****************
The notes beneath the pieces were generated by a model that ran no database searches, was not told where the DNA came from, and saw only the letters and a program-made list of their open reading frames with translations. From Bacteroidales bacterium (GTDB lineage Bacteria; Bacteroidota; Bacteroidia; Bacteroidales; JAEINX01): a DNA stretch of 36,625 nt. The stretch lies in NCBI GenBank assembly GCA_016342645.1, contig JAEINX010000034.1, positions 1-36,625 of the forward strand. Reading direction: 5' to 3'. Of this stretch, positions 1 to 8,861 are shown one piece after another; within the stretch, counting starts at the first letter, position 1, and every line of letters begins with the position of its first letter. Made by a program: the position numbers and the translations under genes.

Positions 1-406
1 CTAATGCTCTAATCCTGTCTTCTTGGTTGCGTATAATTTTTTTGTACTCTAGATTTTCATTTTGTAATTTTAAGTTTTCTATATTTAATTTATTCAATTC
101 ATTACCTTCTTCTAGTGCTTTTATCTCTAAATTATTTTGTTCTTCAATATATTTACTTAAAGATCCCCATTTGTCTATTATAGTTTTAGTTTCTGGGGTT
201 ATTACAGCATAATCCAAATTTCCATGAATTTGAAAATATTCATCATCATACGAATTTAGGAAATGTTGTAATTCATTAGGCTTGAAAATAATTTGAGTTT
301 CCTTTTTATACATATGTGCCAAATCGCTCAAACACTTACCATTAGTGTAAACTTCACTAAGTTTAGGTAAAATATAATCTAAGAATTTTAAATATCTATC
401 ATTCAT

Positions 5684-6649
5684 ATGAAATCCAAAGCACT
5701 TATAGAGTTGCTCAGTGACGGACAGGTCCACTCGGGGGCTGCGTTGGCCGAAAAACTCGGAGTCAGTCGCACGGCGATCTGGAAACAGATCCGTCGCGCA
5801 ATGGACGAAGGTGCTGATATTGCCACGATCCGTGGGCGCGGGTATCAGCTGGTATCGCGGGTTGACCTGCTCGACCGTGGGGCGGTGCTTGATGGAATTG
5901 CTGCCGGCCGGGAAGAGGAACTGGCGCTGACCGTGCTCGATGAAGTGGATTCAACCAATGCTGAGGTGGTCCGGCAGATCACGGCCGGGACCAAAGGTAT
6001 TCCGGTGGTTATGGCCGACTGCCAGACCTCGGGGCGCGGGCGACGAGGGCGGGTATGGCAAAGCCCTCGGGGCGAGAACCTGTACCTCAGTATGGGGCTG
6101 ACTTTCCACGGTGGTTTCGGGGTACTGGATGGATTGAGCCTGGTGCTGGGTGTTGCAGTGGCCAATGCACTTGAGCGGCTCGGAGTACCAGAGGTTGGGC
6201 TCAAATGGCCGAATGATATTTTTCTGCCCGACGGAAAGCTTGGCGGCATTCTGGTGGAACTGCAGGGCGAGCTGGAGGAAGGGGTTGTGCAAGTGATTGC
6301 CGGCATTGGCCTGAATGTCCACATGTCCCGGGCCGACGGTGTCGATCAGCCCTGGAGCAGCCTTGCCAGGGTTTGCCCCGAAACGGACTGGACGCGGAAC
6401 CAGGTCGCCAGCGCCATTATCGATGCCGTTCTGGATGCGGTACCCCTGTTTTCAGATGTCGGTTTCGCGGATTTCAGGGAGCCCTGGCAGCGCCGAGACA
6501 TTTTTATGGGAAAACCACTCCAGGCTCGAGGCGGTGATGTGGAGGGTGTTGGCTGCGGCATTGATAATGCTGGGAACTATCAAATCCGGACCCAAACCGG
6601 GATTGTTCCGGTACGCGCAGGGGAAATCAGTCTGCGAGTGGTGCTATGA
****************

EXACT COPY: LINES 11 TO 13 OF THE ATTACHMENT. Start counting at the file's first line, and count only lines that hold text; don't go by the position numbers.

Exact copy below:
5801 ATGGACGAAGGTGCTGATATTGCCACGATCCGTGGGCGCGGGTATCAGCTGGTATCGCGGGTTGACCTGCTCGACCGTGGGGCGGTGCTTGATGGAATTG
5901 CTGCCGGCCGGGAAGAGGAACTGGCGCTGACCGTGCTCGATGAAGTGGATTCAACCAATGCTGAGGTGGTCCGGCAGATCACGGCCGGGACCAAAGGTAT
6001 TCCGGTGGTTATGGCCGACTGCCAGACCTCGGGGCGCGGGCGACGAGGGCGGGTATGGCAAAGCCCTCGGGGCGAGAACCTGTACCTCAGTATGGGGCTG